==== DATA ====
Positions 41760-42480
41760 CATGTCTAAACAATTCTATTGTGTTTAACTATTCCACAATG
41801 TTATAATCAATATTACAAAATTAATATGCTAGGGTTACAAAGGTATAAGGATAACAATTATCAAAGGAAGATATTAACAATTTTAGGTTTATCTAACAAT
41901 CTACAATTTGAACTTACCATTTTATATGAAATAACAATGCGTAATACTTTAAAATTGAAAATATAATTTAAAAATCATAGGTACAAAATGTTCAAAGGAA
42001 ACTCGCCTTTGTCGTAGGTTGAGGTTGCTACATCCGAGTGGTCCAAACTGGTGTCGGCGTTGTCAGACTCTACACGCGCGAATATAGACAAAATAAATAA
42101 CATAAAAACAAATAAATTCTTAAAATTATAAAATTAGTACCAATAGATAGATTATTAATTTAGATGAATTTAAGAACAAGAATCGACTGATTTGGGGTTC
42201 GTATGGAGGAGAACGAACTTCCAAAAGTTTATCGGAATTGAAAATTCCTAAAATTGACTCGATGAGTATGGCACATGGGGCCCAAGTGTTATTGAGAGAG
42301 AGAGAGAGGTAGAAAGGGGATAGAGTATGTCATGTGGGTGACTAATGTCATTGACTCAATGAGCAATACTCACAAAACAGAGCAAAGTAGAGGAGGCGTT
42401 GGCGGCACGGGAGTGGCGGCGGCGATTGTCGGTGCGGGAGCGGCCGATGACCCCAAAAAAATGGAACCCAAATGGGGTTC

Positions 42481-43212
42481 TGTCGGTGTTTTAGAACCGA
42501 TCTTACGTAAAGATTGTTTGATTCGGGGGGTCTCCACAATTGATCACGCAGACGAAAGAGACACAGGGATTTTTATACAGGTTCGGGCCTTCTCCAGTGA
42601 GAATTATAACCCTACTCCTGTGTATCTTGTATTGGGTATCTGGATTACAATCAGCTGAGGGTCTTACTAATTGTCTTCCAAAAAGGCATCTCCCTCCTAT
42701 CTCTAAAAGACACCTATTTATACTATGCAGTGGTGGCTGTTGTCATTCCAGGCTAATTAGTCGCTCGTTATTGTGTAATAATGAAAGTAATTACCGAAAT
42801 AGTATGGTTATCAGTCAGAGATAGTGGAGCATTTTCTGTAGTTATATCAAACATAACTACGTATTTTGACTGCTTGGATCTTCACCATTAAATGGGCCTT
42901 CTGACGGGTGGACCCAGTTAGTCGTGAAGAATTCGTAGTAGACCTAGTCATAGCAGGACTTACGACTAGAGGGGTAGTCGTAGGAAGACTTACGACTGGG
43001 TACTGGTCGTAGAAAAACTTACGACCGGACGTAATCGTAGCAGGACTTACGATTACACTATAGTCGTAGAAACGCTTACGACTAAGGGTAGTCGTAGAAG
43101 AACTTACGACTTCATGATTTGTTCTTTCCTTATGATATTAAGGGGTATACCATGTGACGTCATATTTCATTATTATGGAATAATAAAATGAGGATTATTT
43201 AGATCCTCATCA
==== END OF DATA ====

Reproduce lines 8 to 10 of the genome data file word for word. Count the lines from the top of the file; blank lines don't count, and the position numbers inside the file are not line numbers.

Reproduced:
42301 AGAGAGAGGTAGAAAGGGGATAGAGTATGTCATGTGGGTGACTAATGTCATTGACTCAATGAGCAATACTCACAAAACAGAGCAAAGTAGAGGAGGCGTT
42401 GGCGGCACGGGAGTGGCGGCGGCGATTGTCGGTGCGGGAGCGGCCGATGACCCCAAAAAAATGGAACCCAAATGGGGTTC

Positions 42481-43212